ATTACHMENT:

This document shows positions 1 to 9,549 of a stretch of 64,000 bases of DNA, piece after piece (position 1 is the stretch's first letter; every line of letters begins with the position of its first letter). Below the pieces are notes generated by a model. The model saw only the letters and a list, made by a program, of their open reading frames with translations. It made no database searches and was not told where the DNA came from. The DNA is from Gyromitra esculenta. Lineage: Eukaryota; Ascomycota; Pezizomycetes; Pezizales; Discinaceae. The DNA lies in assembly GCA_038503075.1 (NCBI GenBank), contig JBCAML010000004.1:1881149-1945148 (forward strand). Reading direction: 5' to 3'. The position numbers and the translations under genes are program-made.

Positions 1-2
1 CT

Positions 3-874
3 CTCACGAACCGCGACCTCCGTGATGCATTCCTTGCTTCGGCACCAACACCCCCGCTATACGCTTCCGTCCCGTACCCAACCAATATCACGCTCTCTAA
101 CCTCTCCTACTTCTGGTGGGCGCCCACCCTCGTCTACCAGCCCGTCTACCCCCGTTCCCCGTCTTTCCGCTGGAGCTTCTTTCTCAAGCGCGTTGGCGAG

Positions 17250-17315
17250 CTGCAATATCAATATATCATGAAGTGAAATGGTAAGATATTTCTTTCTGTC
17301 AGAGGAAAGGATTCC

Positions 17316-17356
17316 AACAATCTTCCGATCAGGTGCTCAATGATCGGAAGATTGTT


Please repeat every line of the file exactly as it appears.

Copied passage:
This document shows positions 1 to 9,549 of a stretch of 64,000 bases of DNA, piece after piece (position 1 is the stretch's first letter; every line of letters begins with the position of its first letter). Below the pieces are notes generated by a model. The model saw only the letters and a list, made by a program, of their open reading frames with translations. It made no database searches and was not told where the DNA came from. The DNA is from Gyromitra esculenta. Lineage: Eukaryota; Ascomycota; Pezizomycetes; Pezizales; Discinaceae. The DNA lies in assembly GCA_038503075.1 (NCBI GenBank), contig JBCAML010000004.1:1881149-1945148 (forward strand). Reading direction: 5' to 3'. The position numbers and the translations under genes are program-made.

Positions 1-2
1 CT

Positions 3-874
3 CTCACGAACCGCGACCTCCGTGATGCATTCCTTGCTTCGGCACCAACACCCCCGCTATACGCTTCCGTCCCGTACCCAACCAATATCACGCTCTCTAA
101 CCTCTCCTACTTCTGGTGGGCGCCCACCCTCGTCTACCAGCCCGTCTACCCCCGTTCCCCGTCTTTCCGCTGGAGCTTCTTTCTCAAGCGCGTTGGCGAG

Positions 17250-17315
17250 CTGCAATATCAATATATCATGAAGTGAAATGGTAAGATATTTCTTTCTGTC
17301 AGAGGAAAGGATTCC

Positions 17316-17356
17316 AACAATCTTCCGATCAGGTGCTCAATGATCGGAAGATTGTT